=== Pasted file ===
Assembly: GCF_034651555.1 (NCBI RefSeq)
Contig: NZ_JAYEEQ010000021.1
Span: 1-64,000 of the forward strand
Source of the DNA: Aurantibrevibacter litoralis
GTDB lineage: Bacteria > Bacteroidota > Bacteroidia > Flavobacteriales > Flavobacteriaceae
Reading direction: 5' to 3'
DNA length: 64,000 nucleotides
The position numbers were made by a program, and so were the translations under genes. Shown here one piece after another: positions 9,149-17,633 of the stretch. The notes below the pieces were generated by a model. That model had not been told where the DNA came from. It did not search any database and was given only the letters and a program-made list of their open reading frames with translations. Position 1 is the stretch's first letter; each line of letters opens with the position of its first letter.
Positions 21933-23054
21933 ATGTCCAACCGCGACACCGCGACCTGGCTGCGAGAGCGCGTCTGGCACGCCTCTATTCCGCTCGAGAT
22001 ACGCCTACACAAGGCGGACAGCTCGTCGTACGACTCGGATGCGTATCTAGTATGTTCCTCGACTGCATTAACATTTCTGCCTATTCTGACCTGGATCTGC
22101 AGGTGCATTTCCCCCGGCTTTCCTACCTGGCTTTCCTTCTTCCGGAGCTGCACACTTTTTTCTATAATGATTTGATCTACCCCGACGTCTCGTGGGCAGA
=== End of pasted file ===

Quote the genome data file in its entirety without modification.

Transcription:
Assembly: GCF_034651555.1 (NCBI RefSeq)
Contig: NZ_JAYEEQ010000021.1
Span: 1-64,000 of the forward strand
Source of the DNA: Aurantibrevibacter litoralis
GTDB lineage: Bacteria > Bacteroidota > Bacteroidia > Flavobacteriales > Flavobacteriaceae
Reading direction: 5' to 3'
DNA length: 64,000 nucleotides
The position numbers were made by a program, and so were the translations under genes. Shown here one piece after another: positions 9,149-17,633 of the stretch. The notes below the pieces were generated by a model. That model had not been told where the DNA came from. It did not search any database and was given only the letters and a program-made list of their open reading frames with translations. Position 1 is the stretch's first letter; each line of letters opens with the position of its first letter.
Positions 21933-23054
21933 ATGTCCAACCGCGACACCGCGACCTGGCTGCGAGAGCGCGTCTGGCACGCCTCTATTCCGCTCGAGAT
22001 ACGCCTACACAAGGCGGACAGCTCGTCGTACGACTCGGATGCGTATCTAGTATGTTCCTCGACTGCATTAACATTTCTGCCTATTCTGACCTGGATCTGC
22101 AGGTGCATTTCCCCCGGCTTTCCTACCTGGCTTTCCTTCTTCCGGAGCTGCACACTTTTTTCTATAATGATTTGATCTACCCCGACGTCTCGTGGGCAGA